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Face of Defense: Mother, Son Bond in Afghanistan

By Army Pfc. Andrya Hill
Special to American Forces Press Service

FORWARD OPERATING BASE SALERNO, Afghanistan, Aug. 10, 2009 – Deployed soldiers always have kissed their families goodbye and headed off to war with the expectation of learning to handle the constant heartache of missing their loved ones. However, in a rare exception, a mother and her son have found themselves assigned here together.

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Army Maj. Una Alderman, chief nurse officer for the 452nd Army Reserve, from Wisconsin, tends to a patient at the hospital on Forward Operating Base Salerno, Afghanistan, Aug. 5, 2009. She is stationed in the same area of operations as her son, Army Staff Sgt. Seth Alderman, a military policeman with the 25th Infantry Division’s 4th Brigade Combat Team. U.S. Army photo by Pfc. Andrya Hill
  

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Army Maj. Una Alderman, chief nurse officer for the 452nd Combat Support Hospital, received deployment orders after her son already was serving in Afghanistan.

“His [mailing] address said Salerno, and then I found out that was where I was going,” the major said. “I just couldn’t believe it.”

Her son, Army Staff Sgt. Seth Alderman, a military policeman with the 25th Infantry Division’s 4th Brigade Combat Team out of Alaska, was equally surprised.

“When I came here with 4-25 in March, she was on orders waiting to deploy, but we didn’t know where,” he said. “When I found out she was coming here, to Salerno, I just thought ‘Wow.’ It was a huge surprise to both of us.”

Sergeant Alderman works on Combat Outpost Sabari, just a few miles from here, and travels in convoys between the two locations each month.

“Having her here really gives me something to look forward to when I come to Salerno,” he said.

Being deployed together gives mother and son the chance to visit more frequently than they do when they’re in the United States.

“It is nice, because I live in Wisconsin, and Seth lives in Alaska,” Major Alderman said. “We’ll be able to see each other on a more regular basis here, instead of every year and a half.”

Both soldiers said they have tremendous support from their colleagues, and other soldiers are excited about their opportunity.

“There is a lot of joking around from my soldiers, but there is also a level of respect,” Sergeant Alderman said. “They think, ‘Who else's mom is over here, really?’”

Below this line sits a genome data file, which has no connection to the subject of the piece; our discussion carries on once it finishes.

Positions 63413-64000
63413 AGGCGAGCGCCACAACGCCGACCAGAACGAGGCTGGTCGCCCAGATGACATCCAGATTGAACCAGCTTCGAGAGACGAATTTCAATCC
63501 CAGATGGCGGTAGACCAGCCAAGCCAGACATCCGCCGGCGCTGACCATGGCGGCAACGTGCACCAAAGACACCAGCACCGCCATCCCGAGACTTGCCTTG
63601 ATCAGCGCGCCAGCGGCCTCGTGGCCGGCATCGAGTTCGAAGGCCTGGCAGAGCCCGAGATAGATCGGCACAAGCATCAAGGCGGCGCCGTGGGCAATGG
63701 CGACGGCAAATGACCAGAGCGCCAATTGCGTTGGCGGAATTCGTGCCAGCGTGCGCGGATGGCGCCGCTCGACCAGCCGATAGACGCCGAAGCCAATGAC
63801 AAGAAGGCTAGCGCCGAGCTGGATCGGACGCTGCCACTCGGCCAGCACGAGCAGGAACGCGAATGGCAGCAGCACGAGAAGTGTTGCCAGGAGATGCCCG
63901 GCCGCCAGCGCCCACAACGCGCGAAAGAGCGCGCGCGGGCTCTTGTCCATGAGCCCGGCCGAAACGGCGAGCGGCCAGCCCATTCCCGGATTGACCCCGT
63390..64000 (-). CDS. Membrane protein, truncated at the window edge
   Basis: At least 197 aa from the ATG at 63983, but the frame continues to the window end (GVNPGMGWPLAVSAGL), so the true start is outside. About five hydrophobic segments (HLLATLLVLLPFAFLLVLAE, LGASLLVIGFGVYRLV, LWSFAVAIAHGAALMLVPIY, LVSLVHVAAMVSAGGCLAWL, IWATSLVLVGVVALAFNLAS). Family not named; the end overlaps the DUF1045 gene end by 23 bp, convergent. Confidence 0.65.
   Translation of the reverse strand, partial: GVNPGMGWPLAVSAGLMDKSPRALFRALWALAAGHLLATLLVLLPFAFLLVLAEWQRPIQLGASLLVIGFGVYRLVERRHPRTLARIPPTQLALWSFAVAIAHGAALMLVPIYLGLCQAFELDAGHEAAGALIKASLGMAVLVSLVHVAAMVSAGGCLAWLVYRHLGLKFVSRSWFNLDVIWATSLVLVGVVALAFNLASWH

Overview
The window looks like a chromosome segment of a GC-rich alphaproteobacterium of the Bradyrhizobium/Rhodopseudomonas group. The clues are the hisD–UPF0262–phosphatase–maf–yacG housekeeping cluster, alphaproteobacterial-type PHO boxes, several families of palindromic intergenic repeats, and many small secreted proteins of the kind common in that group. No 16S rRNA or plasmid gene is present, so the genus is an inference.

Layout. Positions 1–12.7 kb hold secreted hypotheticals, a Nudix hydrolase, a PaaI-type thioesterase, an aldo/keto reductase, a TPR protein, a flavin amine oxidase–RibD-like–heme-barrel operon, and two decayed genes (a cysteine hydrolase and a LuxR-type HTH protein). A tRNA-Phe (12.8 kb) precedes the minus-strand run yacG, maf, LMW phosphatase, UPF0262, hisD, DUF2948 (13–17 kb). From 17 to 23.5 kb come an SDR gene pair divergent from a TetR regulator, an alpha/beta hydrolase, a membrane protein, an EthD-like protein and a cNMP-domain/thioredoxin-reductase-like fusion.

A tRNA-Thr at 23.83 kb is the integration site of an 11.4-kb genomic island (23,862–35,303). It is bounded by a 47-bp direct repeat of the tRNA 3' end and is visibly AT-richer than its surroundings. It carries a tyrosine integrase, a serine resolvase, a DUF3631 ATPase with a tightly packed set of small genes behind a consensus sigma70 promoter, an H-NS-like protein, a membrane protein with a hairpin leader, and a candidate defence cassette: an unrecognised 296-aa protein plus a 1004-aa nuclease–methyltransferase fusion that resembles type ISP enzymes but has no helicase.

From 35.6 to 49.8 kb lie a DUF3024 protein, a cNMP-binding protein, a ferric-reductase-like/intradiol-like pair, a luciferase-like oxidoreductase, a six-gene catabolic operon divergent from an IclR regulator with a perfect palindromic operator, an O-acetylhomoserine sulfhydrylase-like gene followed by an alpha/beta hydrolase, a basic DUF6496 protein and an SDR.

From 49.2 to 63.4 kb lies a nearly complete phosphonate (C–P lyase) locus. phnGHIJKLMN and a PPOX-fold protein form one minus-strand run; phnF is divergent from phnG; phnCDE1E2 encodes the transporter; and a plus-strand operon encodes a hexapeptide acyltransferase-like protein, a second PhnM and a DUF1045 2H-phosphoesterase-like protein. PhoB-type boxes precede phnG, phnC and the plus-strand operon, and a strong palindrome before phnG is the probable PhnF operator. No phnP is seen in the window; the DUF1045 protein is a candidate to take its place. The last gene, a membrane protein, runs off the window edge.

Combat brings a level of daily danger, and with the major working in the hospital and her son working on the ground, each recognizes the risks.

“I am a mom, he is my son, so I do worry,” Major Alderman said, adding that despite her motherly worry, she is able to focus on her mission with help from others.

“I have a lot of support from the colleagues that I work with, and we will do the job regardless,” she said.

Sergeant Alderman is halfway his year-long deployment, and his mother has just begun hers. They said they appreciate the time they will get to spend together, and are looking forward to a new level of camaraderie -- as fellow soldiers as well as mother and son.

“I am really proud to be in the Army,” Major Alderman said. “The people I am here with are just outstanding soldiers, so I think it is going to be a very good year, a very meaningful year.

“Besides my children,” she continued, this is probably one of the most meaningful things I'll ever do in my life, and adding that Seth is here, at least until February or March, it makes it that much better.”

(Army Pfc. Andrya Hill serves with the 25th Infantry Division’s 4th Brigade Combat Team public affairs office.)

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U.S. Forces Afghanistan
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U.S. Forces Afghanistan on YouTube

Click photo for screen-resolution imageArmy Staff Sgt. Seth Alderman, a military police squad leader in the 25th Infantry Division’s 4th Brigade Combat Team, waits for his squad prior to a mission out of Combat Outpost Sabari in Afghanistan’s Khost province. U.S. Army photo by 1st Lt. Steven Abadia  
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